Considine, Close and Arterton deserve due praise, but Nanua’s almost preternaturally insightful and aware performance is the one to laud most; she’ll surely be at the top of Hollywood casting lists by now. I’m less certain over what McCarthy’s picture says about the current fate of the feline in movies. And I don’t mean being voiced by Kevin Spacey. With this, The Grand Budapest Hotel and Inside Llewyn Davis, the unfortunate demise of the moggy is a development you’d rather hoped wouldn’t be catching on. Like those two pictures, though, an eviscerated cat isn’t enough to diminish its positive points. The Girl with All the Gifts deserves to stand out from the ongoing glut of zombie/hungry fare. There will be inevitable comparisons to 28 Days Later, but they shouldn’t extend further than that, in both cases, the pictures lose something during the third act; this is thematically a far richer piece.


Agree? Disagree? Mildly or vehemently? Let me know in the comments below.

Comments

Popular posts from this blog

Damn prairie dog burrow!

Tremors (1990) (SPOILERS) I suspect the reason the horror comedy – or the sci-fi comedy, come to that – doesn’t tend to be the slam-dunk goldmine many assume it must be, is because it takes a certain sensibility to do it right. Everyone isn’t a Joe Dante or Sam Raimi, or a John Landis, John Carpenter, Edgar Wright, Christopher Landon or even a Peter Jackson or Tim Burton, and the genre is littered with financial failures, some of them very good failures (and a good number of them from the names mentioned). Tremors was one, only proving a hit on video (hence six sequels at last count). It also failed to make Ron Underwood a directing legend.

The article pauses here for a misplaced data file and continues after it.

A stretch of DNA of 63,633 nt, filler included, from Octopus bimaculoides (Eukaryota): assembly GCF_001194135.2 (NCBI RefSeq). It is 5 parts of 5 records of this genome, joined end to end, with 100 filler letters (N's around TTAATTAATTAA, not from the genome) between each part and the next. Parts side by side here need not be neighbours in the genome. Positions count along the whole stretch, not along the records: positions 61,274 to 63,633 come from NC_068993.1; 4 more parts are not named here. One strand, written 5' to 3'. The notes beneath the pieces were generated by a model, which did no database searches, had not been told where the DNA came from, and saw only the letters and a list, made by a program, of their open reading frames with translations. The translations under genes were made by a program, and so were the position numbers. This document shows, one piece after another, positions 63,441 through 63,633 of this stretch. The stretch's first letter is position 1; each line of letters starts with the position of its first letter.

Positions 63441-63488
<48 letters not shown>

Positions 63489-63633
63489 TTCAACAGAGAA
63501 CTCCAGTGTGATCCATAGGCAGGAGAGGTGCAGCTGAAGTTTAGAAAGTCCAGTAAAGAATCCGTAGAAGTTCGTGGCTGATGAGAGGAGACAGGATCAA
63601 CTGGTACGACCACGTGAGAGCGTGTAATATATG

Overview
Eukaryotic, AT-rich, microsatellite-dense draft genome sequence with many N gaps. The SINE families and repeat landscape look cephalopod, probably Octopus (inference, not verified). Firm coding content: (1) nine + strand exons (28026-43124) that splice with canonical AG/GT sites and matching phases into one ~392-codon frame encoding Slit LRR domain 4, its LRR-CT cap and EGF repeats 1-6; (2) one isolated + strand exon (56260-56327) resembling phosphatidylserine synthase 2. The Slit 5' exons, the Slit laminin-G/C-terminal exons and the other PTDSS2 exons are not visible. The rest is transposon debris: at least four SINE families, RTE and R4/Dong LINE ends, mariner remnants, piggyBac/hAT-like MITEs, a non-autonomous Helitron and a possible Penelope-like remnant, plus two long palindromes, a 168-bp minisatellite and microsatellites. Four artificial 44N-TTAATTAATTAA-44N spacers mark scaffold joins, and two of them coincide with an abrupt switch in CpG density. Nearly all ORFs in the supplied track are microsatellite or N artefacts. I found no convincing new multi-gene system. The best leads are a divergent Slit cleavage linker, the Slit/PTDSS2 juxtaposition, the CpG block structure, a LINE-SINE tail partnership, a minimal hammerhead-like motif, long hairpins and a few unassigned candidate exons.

Here’s Bloody Justice for you.

Laughter in Paradise (1951) (SPOILERS) The beginning of a comedic run for director-producer Mario Zampa that spanned much of the 1950s, invariably aided by writers Michael Pertwee and Jack Davies (the latter went on to pen a spate of Norman Wisdom pictures including The Early Bird , and also comedy rally classic Monte Carlo or Bust! ) As usual with these Pertwee jaunts, Laughter in Paradise boasts a sparky premise – renowned practical joker bequeaths a fortune to four relatives, on condition they complete selected tasks that tickle him – and more than enough resultant situational humour.

I'm offering you a half-share in the universe.

Doctor Who Season 8 – Worst to Best I’m not sure I’d watched Season Eight chronologically before. While I have no hesitation in placing it as the second-best Pertwee season, based on its stories, I’m not sure it pays the same dividends watched as a unit. Simply, there’s too much Master, even as Roger Delgado never gets boring to watch and the stories themselves offer sufficient variety. His presence, turning up like clockwork, is inevitably repetitive. There were no particular revelatory reassessments resulting from this visit, then, except that, taken together – and as The Directing Route extra on the Blu-ray set highlights – it’s often much more visually inventive than what would follow. And that Michael Ferguson should probably have been on permanent attachment throughout this era.

I hate natural causes!

Body Bags (1993) (SPOILERS) I’m not surprised Showtime didn’t pick this up for an anthology series. Perhaps, if John Carpenter had made Coming Home in a Body Bag (the popular Nam movie series referenced in the same year’s True Romance ), we’d have something to talk about. Tho’ probably not, if Carpenter had retained his by this point firmly glued to his side DP Gary Kibbe, ensuring the proceedings are as flat, lifeless and unatmospheric as possible. Carpenter directed two of the segments here, Tobe Hooper the other one. It may sound absurd, given the quality of Hooper’s career, but by this point, even he was calling the shots better than Carpenter.

As in the hokey kids’ show guy?